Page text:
Despite the 3-0 record, it's been a lackluster start to Year Four for the Rams signal-caller. By any measure, he's underachieved relative to his standard and that of Pro Bowl quarterbacks. His touchdown rate and yards per attempt are down, his interception rate is up, and he's fumbled three times.

Does he need better offensive line play? Yes.

Is life easier in the calm of the Coliseum than the din of the Dawg Pound? No question.

Could he benefit from a more run-heavy game plan? Perhaps.

But while there are certainly things everyone can do to help Goff achieve in the way we've become accustomed to, I'd assert that it's time for Jared to elevate the play of the other 10 Rams around him. That's what franchise quarterbacks do.

The Rams offense has been imperfect in three wins to date. It's incumbent on their most important player to start concealing those blemishes.

Win the Toss, Take the Football

Perhaps nothing is more confounding than the first half blues Los Angeles has endured.

The Rams have yet to score a touchdown in the first quarter, and have amassed just 22 first half points.

One thought?

Take the football first.

The Rams have had great success starting on defense. In three games, they've come up with two takeaways and allowed zero points. By deferring, there's the added benefit of receiving the third quarter kickoff.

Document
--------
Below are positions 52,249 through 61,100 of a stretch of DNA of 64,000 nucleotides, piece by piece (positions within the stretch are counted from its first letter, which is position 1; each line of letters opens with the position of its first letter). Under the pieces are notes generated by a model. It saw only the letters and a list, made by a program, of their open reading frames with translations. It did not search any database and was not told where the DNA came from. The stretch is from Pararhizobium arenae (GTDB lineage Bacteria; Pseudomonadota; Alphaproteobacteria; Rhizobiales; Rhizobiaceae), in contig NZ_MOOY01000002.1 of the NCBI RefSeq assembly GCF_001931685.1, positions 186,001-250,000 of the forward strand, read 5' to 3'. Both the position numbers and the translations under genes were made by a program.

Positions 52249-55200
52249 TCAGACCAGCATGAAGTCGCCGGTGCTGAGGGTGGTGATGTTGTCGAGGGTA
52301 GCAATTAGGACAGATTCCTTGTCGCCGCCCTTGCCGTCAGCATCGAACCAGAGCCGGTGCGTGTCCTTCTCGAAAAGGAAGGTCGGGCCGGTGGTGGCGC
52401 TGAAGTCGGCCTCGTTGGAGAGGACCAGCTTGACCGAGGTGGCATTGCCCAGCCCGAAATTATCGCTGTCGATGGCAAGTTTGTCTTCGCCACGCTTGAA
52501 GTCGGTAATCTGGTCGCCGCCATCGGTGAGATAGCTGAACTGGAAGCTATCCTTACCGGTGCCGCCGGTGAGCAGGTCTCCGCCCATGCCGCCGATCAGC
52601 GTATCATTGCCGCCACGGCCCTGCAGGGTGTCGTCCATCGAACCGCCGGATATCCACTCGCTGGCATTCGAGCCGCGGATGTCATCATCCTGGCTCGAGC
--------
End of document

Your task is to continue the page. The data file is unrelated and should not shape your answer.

But for change's sake, if they are fortunate enough to win the coin toss on Sunday versus Tampa Bay?

Take the ball. Start on offense. Put it in the end zone. And put this narrative to bed.

(Same difference: Bucs win the toss and defer.)

The Los Angeles Rams return to the Coliseum this Sunday to host the Tampa Bay Buccaneers.

Early Down Success

It's not just early game success we're looking for this week, but specifically early down success.

Inspired by this week's Coach McVay Show, Ted Nguyen of the Athletic dove into the Rams struggles against the Lions/Bears/Patriots model.

One major takeaway was how off-schedule the offense has been as a biproduct. In 2018, they averaged 6.53 yards per play on first and second downs, which ranked second in the NFL. They're averaging 5.09 yards per play on early downs in 2019, which ranks 24th in the league.

If you were to focus on one primary indicator for Week 4, I'd monitor what distances the Rams have left to cover on third downs. If it's fewer than four yards, great. If it's five or more, could be trouble.